On the lighter Side
|Winter In Toronto|
Mid Ninteenth Century
The ghastly and rather interminable Canadian Winter is set to arrive here in Toronto shortly and so here are some thoughts about the arrival of our own Via Dolorosa here in the Great White North.
Now one thing you can be utterly assured at with Canadians is that we love to talk about the weather. Generally how lousy it is and the lousiest is Winter. Generally when a nice day happens we are shocked and surprised and we know it won’t last long. So we savor every moment of weather bliss. And we stop whining for a moment about the weather.
But generally we complain about the weather and we also complain about complaining about the weather. So if we give up whining about the weather, we whine about whining about the weather.
Thus the springs and falls are too wet and humid, the summers are blistering hot and humid and so largely suck. If we don’t have the weather to whine about, we often have nothing to talk about with each other. And if we don’t complain about the weather in Spring and Summer we complain about the little visitors that arrive. We complain about the hordes of black flies at our cottages, which doesn’t stop us from going to them; and we complain about the mosquitoes that are everywhere and we walk around afraid of catching West Nile virus.1
Complaining about the weather goes back a long way. I suspect the Native Canadians complained about the hot summers, wet weather and of course the horrid winters, to say nothing of the utterly ubiquitous black flies and mosquitoes in late Spring and early Summer.
Ah but Winter in this litany of woe is special it is like each year we pass through Hell, in our own penitential ride through Purgatory and have our sins washed away and come through to Spring bright, fresh, pure and innocent. Or at least that is what it feels like.
We regard Winter in the same spirit of Dante’s ninth circle of Hell in his Inferno were traitors are frozen for eternity in punishment for their sins. It feels like we are, like Dante’s lost sinners, encased in ice. Like Dante’s sinners it some are up to their necks in ice, others to the chin and still others entirely covered from head to foot. And like Dante’s sinners it feels like it, Winter, will last forever.2
Of course Winter does have its compensations.
Of course it generally takes time to think of such compensations. One of them is that snow on the ground, especially after a snow fall, can be stunningly beautiful. If one is gazing out a window from a warm room the newly fallen snow can be beautiful. That is until one goes out and feels the life sapping cold cling to one. Then one’s thoughts of beauty turn to thoughts of staying warm.
Another compensation is that when it is dark snow does have the effect of making the night less dark, by reflecting the light that is there and giving the dark an aura of light.
Of course Winter sucks in another way. The long nights leave one with a sense of despair and ennui. The fact that the nights are so long and the days are so short produces feelings of depression. That coupled with the fact that the cold drives you inside and coups you up, produces feelings of claustrophobia and angst.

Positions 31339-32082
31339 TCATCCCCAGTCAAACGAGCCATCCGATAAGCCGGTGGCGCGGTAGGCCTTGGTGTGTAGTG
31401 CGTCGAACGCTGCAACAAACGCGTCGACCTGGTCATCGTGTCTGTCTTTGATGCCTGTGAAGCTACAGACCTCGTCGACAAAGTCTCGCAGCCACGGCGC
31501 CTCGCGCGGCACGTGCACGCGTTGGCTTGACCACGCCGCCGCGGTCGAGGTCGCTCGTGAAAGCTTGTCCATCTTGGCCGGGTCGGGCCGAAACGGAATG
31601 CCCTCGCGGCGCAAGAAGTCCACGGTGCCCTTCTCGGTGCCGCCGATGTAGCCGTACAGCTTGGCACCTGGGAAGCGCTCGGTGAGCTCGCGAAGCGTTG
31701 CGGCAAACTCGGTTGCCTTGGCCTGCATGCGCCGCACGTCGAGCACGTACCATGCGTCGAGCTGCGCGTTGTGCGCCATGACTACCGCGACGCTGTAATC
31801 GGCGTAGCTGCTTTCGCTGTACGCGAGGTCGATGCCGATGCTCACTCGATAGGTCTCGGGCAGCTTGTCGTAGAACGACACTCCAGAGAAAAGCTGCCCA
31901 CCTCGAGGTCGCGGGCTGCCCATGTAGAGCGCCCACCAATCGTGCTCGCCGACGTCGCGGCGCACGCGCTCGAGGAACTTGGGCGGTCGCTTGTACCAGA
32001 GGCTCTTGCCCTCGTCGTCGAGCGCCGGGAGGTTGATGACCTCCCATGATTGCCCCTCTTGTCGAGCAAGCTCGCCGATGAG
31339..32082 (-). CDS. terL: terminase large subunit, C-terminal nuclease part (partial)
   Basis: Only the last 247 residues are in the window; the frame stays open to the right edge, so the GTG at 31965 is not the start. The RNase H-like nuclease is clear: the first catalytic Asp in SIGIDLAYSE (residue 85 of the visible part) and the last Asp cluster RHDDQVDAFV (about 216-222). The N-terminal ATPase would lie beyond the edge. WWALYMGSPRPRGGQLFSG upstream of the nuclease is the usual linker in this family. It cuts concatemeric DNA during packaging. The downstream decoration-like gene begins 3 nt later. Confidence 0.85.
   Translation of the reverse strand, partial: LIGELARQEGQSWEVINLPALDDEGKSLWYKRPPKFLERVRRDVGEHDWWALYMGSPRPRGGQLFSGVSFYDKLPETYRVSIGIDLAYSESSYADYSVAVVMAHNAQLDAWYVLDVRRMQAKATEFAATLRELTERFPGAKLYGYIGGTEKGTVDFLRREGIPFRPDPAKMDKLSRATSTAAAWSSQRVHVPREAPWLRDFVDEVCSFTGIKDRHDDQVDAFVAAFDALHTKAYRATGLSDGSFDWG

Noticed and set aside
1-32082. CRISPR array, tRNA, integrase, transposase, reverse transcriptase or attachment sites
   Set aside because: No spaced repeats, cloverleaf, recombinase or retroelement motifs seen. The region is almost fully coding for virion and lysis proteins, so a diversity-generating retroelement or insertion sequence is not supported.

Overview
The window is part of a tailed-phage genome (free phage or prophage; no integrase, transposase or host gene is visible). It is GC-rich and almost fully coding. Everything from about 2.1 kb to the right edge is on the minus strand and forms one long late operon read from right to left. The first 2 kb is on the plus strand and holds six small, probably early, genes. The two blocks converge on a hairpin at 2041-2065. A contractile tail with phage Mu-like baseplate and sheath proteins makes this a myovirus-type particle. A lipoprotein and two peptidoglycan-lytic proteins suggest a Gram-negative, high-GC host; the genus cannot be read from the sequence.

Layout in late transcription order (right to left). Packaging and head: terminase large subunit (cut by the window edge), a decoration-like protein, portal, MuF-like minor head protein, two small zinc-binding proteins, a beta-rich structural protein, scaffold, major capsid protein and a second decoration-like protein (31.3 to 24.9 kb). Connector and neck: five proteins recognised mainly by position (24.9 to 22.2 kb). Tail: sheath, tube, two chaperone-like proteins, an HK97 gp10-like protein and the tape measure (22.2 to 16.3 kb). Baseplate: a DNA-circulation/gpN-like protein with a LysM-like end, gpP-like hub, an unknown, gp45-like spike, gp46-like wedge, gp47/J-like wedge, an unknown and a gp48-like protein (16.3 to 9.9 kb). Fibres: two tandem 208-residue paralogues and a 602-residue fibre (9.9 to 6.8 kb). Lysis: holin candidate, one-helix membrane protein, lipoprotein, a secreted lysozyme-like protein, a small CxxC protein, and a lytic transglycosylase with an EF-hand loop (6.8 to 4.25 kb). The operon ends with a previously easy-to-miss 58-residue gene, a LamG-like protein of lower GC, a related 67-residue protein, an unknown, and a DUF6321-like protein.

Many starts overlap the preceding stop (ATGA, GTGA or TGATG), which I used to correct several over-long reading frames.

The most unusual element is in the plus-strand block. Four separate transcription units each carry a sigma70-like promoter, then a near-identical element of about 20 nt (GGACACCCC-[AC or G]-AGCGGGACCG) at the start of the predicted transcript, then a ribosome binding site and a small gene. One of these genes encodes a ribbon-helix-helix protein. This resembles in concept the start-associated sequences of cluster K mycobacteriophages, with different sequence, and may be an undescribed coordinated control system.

There is of course the compensation of Winter sports. Such things as Hockey, Ice Skating. But sadly you have to do them while freezing in ice cold temperatures. But then you need all that movement to keep warm.
The beauty of snow fall also has an ugly side effect. Melting snow often looks very ugly and dirty as it melts. The beauty of a field covered by snow is eventually replaced by a sordid mess of rotting debris, dirty snow and ice, and lots of mud, in the late Winter making the landscape look like it has taken a dump.
Then there is the wonderful (sic), snow storm which can be so beautiful to watch from inside a warm room. When you are struggling in a blizzard, with wind and snow cutting through you like a knife of ice the beauty wears thin and you long for all of it to be gone; forever!!
We also love to tell stories about foreigners and perversely we boast about how terrible our Winters are, with a sort of perverse pride. Stories abound about what we put up with. How we do everything possible so that snow falls do not deviate us from doing what we must do each day.
Thus we reveal in stories of the Americans who come north in July with skis. A story so many of us will swear is true, but always seem to have been seen by an uncle, friends or told to someone who told someone.
But of course we love to sit and look at the cold, windswept and snow covered outdoors and we are grateful. No ecstatic that we are inside and we are warm. Still it chills us to the core of our being just to look at the chilled outdoors for we imagine the feel of the wind borne biting cold upon our skin when next we go outside.
Also we see the chilling frost upon our window panes and we curse and look at our calendars to see how many more days until the weather warms.
We love to tell stories of people experiencing a Canadian Winter for the first time. Stories of them being aghast at the first significant snow fall upon being told that this is “meh” and nothing compared to what is coming.
We pat ourselves on the back for our endurance and strength in getting through the Winter, while perversely, secretly, hoping it never will happen again. But each year to our everlasting sorrow it does happen and it will happen each year to the end of time. (Unless global warming happens.)
So we patiently endure, whine and get through another season of that great bastard Winter. But then what we have to talk about if not how terrible Winter is?
1. For Canadian weather go to the Environment Canada website Here.
2. Dante, The Divine Comedy: Hell, Penguin Books, London, 1949, Canto 31-34, pp. 265-289.